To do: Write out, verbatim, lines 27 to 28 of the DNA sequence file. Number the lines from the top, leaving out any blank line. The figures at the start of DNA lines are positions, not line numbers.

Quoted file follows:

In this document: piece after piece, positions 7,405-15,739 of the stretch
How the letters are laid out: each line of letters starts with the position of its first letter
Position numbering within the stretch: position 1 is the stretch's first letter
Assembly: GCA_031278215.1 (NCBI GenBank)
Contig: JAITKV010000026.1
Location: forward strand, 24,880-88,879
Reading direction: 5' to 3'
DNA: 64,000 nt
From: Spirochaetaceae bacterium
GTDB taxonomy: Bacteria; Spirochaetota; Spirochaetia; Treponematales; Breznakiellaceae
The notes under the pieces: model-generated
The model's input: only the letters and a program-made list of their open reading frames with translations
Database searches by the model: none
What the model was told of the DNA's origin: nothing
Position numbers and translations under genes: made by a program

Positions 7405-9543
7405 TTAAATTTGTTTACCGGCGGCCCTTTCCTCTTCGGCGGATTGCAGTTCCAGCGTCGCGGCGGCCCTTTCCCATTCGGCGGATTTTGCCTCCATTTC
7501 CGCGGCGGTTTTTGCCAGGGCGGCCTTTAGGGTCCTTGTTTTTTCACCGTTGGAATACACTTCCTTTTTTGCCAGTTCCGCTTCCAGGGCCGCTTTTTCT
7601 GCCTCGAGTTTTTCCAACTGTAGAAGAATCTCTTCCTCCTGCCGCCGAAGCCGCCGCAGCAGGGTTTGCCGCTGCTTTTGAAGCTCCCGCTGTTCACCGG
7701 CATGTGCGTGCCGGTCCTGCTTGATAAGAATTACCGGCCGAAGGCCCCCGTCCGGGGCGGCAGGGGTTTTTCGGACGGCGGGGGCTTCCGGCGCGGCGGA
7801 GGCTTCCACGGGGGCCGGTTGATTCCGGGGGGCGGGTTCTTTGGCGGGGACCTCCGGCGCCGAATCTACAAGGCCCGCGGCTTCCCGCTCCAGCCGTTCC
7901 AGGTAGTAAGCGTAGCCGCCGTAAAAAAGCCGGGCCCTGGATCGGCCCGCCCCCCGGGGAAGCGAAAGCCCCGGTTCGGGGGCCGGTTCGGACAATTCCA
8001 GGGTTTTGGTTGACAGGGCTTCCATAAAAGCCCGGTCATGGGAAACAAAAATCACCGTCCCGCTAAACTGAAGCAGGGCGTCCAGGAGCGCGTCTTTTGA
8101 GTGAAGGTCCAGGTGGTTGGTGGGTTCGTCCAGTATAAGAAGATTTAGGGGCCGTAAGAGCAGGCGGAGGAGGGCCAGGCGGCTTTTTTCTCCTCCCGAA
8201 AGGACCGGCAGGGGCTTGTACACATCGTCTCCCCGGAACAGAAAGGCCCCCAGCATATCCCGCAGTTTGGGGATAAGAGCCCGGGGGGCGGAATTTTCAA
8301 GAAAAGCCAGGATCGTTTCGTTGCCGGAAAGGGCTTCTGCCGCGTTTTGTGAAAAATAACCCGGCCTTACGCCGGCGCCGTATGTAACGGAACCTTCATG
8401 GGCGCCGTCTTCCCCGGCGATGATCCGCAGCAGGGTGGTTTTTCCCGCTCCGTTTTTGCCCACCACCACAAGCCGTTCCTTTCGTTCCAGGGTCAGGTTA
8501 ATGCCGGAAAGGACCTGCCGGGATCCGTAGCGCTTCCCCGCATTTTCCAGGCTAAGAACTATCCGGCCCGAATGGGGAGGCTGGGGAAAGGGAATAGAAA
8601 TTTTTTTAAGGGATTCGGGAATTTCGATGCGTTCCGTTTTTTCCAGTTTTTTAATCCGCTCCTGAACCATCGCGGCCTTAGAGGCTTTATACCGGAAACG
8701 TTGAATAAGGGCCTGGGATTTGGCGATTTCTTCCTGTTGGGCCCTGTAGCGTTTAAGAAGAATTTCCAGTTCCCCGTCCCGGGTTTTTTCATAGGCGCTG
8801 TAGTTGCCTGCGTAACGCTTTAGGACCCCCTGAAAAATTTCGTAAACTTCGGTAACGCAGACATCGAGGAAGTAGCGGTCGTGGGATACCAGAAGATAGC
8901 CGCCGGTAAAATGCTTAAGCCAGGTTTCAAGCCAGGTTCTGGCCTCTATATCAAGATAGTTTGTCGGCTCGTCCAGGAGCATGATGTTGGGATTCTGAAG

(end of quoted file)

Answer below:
8401 GGCGCCGTCTTCCCCGGCGATGATCCGCAGCAGGGTGGTTTTTCCCGCTCCGTTTTTGCCCACCACCACAAGCCGTTCCTTTCGTTCCAGGGTCAGGTTA
8501 ATGCCGGAAAGGACCTGCCGGGATCCGTAGCGCTTCCCCGCATTTTCCAGGCTAAGAACTATCCGGCCCGAATGGGGAGGCTGGGGAAAGGGAATAGAAA